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Free Content Evaluation of a unified treatment regimen for all new cases of tuberculosis using guardian-based supervision

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Abstract:

SETTING: Ntcheu District, Malawi, using an oral anti-tuberculosis treatment regimen.

OBJECTIVE: To determine whether directly observed treatment (DOT) during the initial phase of treatment supervised either in hospital, at health centres or by guardians in the community, was associated with 1) satisfactory 2-month and 8-month treatment outcomes, and 2) with a reduction of in-patient hospital-bed days.

DESIGN: Prospective data collection of all tuberculosis (TB) patients registered between 1 April 1996 and 30 June 1997, with 2-month and 8-month treatment outcomes, sputum smear conversion in smear-positive pulmonary TB patients (PTB) and in-patient hospital-bed days.

RESULTS: Among the 600 new patients, 302 had smear-positive PTB, 150 smear-negative PTB and 148 extra-pulmonary TB (EPTB). Eight-month treatment completion was 65% for smear-positive PTB patients, which was significantly higher than in patients with smear-negative PTB (45%) and EPTB (54%), due mainly to high 8-month mortality rates. The site of the intensive phase was determined in 596 patients: 178 (30%) received DOT from guardians, 115 (19%) from a health centre and 303 (51%) in hospital. At 2 months, mortality rates were significantly higher in hospitalised patients. Two-month treatment outcomes (including sputum smear conversion rates in smear-positive PTB patients) were similar between patients receiving DOT at health centres or from guardians. Decentralised DOT resulted in a 25% reduction in hospital-bed days in patients alive at 2 months compared with that predicted using the old regimens.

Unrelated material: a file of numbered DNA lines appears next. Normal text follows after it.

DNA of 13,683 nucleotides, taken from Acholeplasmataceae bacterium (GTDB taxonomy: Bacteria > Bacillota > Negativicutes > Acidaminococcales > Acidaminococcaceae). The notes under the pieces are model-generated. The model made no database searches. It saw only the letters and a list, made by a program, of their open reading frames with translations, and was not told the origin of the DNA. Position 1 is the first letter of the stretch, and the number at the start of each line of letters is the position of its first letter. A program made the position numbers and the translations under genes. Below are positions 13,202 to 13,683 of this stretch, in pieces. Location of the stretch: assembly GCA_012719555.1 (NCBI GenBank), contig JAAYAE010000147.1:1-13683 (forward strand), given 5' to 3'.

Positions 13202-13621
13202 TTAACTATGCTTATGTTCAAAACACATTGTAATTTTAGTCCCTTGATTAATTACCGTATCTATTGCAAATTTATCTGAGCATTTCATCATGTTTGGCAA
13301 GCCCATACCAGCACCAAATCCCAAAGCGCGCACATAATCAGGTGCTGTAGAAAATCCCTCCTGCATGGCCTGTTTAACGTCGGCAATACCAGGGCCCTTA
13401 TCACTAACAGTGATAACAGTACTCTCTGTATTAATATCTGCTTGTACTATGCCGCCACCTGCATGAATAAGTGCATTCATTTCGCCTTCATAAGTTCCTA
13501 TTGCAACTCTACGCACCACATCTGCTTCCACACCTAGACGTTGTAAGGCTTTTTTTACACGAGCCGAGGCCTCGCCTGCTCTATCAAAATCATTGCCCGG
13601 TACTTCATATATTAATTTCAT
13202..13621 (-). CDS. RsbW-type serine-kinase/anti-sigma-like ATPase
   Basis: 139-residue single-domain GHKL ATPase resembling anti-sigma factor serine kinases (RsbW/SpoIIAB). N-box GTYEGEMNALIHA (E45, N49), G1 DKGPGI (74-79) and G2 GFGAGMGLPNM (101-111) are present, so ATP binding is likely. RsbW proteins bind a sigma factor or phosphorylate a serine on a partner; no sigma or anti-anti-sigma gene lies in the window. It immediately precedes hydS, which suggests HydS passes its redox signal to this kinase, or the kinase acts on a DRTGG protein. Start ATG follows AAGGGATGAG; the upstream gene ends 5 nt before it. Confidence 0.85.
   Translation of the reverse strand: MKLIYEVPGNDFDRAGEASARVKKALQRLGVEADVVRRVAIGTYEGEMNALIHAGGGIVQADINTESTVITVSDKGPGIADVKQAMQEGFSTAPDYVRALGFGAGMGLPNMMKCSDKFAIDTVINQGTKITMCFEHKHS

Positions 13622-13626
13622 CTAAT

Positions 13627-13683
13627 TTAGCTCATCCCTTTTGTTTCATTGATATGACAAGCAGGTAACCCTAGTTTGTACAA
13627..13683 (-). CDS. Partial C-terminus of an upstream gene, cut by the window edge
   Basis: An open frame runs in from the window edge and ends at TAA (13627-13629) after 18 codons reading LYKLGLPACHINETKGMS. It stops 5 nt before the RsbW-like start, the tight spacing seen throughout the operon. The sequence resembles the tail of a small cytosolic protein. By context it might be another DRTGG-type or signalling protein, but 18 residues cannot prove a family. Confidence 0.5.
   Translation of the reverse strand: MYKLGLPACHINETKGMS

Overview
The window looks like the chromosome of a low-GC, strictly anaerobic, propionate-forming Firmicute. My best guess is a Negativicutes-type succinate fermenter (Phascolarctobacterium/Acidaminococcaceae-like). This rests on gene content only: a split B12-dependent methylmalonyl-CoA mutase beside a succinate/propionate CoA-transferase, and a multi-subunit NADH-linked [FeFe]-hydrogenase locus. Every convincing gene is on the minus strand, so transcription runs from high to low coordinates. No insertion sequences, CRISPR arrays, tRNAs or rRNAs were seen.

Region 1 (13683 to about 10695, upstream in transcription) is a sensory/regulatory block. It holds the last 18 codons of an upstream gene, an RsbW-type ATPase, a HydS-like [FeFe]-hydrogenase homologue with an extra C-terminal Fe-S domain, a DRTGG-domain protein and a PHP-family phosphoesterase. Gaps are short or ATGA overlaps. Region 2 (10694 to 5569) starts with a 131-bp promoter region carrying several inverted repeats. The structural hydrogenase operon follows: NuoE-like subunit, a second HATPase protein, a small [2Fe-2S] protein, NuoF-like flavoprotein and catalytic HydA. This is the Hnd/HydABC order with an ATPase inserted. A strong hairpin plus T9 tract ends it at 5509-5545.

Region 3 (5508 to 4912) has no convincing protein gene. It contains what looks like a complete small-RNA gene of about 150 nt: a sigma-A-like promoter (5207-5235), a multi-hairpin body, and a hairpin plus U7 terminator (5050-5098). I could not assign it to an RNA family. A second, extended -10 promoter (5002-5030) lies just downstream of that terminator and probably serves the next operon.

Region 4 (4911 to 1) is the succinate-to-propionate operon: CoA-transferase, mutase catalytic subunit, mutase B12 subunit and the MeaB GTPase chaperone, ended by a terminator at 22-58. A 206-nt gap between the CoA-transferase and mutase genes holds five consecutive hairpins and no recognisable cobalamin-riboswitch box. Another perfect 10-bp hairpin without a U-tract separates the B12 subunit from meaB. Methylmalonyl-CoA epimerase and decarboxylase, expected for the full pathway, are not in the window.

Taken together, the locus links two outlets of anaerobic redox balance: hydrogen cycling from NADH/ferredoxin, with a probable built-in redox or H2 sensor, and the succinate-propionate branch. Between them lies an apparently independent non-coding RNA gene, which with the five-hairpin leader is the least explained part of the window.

CONCLUSION: Decentralising DOT to health centres and to guardians during the intensive phase is associated with satisfactory treatment outcomes.

Keywords: DOTS; decentralised TB care; guardian-based supervision

Document Type: Regular Paper

Affiliations: 1: National Tuberculosis Control Programme, Community Health Science Unit, Lilongwe, Malawi 2: The Royal Netherlands Tuberculosis Association (KNCV), The Hague, The Netherlands 3: Norwegian Health Association (Council of Tuberculosis), Voss, Norway

Publication date: 2000-04-01

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  • The International Journal of Tuberculosis and Lung Disease publishes articles on all aspects of lung health, including public health-related issues such as training programmes, cost-benefit analysis, legislation, epidemiology, intervention studies and health systems research. The IJTLD is dedicated to the continuing education of physicians and health personnel and the dissemination of information on tuberculosis and lung health world-wide.

    Certain IJTLD articles are selected for translation into French, Spanish, Chinese or Russian. They are available on the Union website

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